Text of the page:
[A] ROBERT GARNIER, Prince des poëtes tragicques.
Tu gravois dans le ciel les victoires de France,
Et de nos roys sceptrez ta lyre se paissoit,
Quand ce monarque Amour, qu’elle ne cognoissoit,
Eut vouloir de luy faire entonner sa puissance.
Bruslant de ce desir, une fleche il eslance
Que ta jeune poitrine imprudente reçoit ;
Puis, comme le travail en flattant te deçoit,
Tu te plais à chanter le cruel qui t’offence.
Son nom, qui ne rouloit sur le parler françois,
Maintenant plus enflé par ta gaillarde voix
Remplit l’air estranger de sa fameuse gloire ;
Si que luy, amorcé de ce premier honneur,
Frappe tous ceux qu’il voit dedans Pegase boire,
Pour trouver (mais en vain) encor un tel sonneur.
[To] Robert Garnier, prince of tragic poets:
You wrote in the heavens the victories of France,
And your lyre was nourished by our sceptred kings,
When that monarch Love, which it did not recognise,
Chose to make it thunder of his power.
Burning with this desire, he shot an arrow
Which struck your careless youthful breast ;
Then, as the work flattered to deceive you,
You pleased yourself in singing of the cruel one who struck you.
His name, which was not spoken in the French tongue,
Now made greater by your cheerful voice
Fills foreign air with his renowned glory;
So much that he, beginning with this first trophy,
Shoots all those whom he sees drinking from the Pegasis,
To find (but yet in vain) another such singer.
Marty-Laveaux doesn’t print this dedicatory sonnnet to Garnier in his book; so this is Blanchemain’s version. We’ve met Garnier before: Ronsard wrote a series of sonnets to go at the front of Garnier’s own works as they were published; here is one dedicating Amours 2 to him. Garnier responded after Ronsard’s death with a magnificent elegy.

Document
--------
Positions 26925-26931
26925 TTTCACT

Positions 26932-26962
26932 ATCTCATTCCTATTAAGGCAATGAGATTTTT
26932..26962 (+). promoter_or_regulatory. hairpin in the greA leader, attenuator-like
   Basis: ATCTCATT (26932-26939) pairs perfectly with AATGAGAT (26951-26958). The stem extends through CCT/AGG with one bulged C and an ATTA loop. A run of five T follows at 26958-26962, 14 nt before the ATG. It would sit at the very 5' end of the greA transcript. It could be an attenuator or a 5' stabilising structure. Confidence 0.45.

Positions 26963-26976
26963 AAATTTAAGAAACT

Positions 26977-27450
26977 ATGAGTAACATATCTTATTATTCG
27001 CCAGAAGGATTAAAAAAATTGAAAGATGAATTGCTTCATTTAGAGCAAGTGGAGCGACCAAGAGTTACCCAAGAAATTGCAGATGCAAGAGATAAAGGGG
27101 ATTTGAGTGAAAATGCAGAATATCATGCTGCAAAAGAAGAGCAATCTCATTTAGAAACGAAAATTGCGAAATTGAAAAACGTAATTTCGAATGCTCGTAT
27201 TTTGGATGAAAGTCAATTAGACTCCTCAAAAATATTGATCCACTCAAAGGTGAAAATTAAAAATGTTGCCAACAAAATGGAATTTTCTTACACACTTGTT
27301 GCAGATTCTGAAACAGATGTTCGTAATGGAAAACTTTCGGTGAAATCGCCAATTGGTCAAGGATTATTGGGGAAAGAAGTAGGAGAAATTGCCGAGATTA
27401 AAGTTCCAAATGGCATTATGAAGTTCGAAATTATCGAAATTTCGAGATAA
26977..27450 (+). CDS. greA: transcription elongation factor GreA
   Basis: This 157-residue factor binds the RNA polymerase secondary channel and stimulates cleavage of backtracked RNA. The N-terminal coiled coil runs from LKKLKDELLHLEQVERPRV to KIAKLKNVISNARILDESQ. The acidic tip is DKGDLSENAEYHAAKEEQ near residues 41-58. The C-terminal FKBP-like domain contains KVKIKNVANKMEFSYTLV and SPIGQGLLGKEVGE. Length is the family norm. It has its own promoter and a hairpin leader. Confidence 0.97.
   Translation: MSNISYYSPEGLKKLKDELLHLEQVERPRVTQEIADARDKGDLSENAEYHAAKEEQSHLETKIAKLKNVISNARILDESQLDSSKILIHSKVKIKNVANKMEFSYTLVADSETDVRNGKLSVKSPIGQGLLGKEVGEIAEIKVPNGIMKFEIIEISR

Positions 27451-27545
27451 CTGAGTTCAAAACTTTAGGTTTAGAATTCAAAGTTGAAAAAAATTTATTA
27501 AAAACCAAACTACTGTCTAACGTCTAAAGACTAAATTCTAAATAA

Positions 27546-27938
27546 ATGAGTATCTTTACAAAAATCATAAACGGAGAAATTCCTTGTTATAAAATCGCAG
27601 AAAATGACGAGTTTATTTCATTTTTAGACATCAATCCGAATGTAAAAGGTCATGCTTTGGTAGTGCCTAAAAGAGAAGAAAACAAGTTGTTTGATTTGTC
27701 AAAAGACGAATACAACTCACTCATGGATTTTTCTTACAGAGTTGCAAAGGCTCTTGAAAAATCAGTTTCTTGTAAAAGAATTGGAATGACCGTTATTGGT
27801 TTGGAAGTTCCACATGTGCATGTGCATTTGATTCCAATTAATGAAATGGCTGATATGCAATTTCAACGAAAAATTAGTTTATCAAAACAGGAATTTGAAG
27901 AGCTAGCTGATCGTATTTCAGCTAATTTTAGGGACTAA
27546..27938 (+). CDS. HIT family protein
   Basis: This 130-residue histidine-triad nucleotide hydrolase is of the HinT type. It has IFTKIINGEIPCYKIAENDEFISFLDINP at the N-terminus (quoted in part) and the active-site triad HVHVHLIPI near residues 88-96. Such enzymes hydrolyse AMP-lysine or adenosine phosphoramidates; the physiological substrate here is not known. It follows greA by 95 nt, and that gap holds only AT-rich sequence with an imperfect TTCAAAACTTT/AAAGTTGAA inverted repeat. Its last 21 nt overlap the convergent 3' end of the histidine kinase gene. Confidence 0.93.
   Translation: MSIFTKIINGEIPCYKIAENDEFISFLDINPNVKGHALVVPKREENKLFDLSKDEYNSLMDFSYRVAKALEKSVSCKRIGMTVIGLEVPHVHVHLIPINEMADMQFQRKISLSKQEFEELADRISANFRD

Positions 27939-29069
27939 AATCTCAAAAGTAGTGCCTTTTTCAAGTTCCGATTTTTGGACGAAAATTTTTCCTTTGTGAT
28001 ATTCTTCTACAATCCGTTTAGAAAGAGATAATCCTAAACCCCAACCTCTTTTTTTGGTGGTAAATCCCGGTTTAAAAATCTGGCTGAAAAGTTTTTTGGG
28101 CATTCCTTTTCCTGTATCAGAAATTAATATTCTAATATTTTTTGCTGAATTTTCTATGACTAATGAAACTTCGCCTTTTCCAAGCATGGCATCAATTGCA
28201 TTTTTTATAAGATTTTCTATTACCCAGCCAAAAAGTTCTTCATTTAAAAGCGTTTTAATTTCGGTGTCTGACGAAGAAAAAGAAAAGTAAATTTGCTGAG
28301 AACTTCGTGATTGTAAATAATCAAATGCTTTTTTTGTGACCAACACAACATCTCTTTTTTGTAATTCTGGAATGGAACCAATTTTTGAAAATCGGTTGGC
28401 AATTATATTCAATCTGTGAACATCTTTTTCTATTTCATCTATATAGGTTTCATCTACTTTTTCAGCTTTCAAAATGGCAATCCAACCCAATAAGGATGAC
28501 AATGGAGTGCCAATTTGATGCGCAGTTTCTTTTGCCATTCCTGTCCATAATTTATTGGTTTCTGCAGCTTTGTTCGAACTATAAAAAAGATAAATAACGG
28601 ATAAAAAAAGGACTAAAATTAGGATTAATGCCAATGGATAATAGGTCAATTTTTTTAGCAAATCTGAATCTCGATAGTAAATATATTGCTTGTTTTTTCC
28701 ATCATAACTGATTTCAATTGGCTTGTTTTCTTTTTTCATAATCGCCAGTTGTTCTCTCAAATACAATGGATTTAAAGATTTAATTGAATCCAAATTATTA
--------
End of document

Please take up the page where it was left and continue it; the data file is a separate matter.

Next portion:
Ronsard shows how he takes ideas that many another poet has played with, and re-knits them into a work that is entirely new and fresh – while still managing to flatter and extol the dedicatee! Though Garnier is best known as a tragic poet (as Ronsard’s dedication reminds us), his first published work was the “Plaintes amoureuses” of 1565 – three years before his first tragedy, and written while he was still a 21-year-old law student. (The book has now been lost.) In fact, apart from his “Hymne de la Monarchye” (and his “Elegy to Ronsard”) poetry by Garnier outside his tragedies is still hard to find.
(In fact, even though the latter part of the Elegy has been anthologised over the centuries, and can be found on the web, I’ve been unable to find the original Elegy – as published immediately after Ronsard’s death along with a flood of other poetry in honour of the great man – re-printed in full since the sixteenth century. I feel another post coming on…)
So, in extraordinarily disingenuous fashion, given that du Bellay’s “L’Olive” appeared in 1549 and he himself had written 220 love sonnets in his 1st book of Amours in the early 1550s, Ronsard credits Garnier with introducing love-poetry into France … ! (Let us ignore, for the moment, the love poems not in sonnet form of all the preceding generations of poets, from Saint-Gelais to Marot to Villon to Christine de Pisan to Machaut …. !)